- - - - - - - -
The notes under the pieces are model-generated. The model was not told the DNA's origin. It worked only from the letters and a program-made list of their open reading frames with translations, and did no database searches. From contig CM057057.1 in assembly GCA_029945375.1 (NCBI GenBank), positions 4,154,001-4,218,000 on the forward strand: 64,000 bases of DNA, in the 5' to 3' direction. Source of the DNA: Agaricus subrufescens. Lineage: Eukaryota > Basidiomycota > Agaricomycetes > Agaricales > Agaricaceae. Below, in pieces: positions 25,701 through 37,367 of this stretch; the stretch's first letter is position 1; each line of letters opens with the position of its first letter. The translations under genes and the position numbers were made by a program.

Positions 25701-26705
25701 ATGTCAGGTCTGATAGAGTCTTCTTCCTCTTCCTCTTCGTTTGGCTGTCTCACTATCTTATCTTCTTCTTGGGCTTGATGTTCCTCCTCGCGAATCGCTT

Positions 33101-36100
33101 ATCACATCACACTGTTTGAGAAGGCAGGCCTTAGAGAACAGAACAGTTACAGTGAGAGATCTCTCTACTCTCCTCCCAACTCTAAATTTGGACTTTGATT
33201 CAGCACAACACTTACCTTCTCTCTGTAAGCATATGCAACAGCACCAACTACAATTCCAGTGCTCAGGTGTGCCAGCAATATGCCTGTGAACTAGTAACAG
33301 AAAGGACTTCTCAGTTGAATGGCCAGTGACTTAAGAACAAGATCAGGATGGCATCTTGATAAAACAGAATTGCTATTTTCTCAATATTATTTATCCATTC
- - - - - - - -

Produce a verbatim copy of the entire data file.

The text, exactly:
The notes under the pieces are model-generated. The model was not told the DNA's origin. It worked only from the letters and a program-made list of their open reading frames with translations, and did no database searches. From contig CM057057.1 in assembly GCA_029945375.1 (NCBI GenBank), positions 4,154,001-4,218,000 on the forward strand: 64,000 bases of DNA, in the 5' to 3' direction. Source of the DNA: Agaricus subrufescens. Lineage: Eukaryota > Basidiomycota > Agaricomycetes > Agaricales > Agaricaceae. Below, in pieces: positions 25,701 through 37,367 of this stretch; the stretch's first letter is position 1; each line of letters opens with the position of its first letter. The translations under genes and the position numbers were made by a program.

Positions 25701-26705
25701 ATGTCAGGTCTGATAGAGTCTTCTTCCTCTTCCTCTTCGTTTGGCTGTCTCACTATCTTATCTTCTTCTTGGGCTTGATGTTCCTCCTCGCGAATCGCTT

Positions 33101-36100
33101 ATCACATCACACTGTTTGAGAAGGCAGGCCTTAGAGAACAGAACAGTTACAGTGAGAGATCTCTCTACTCTCCTCCCAACTCTAAATTTGGACTTTGATT
33201 CAGCACAACACTTACCTTCTCTCTGTAAGCATATGCAACAGCACCAACTACAATTCCAGTGCTCAGGTGTGCCAGCAATATGCCTGTGAACTAGTAACAG
33301 AAAGGACTTCTCAGTTGAATGGCCAGTGACTTAAGAACAAGATCAGGATGGCATCTTGATAAAACAGAATTGCTATTTTCTCAATATTATTTATCCATTC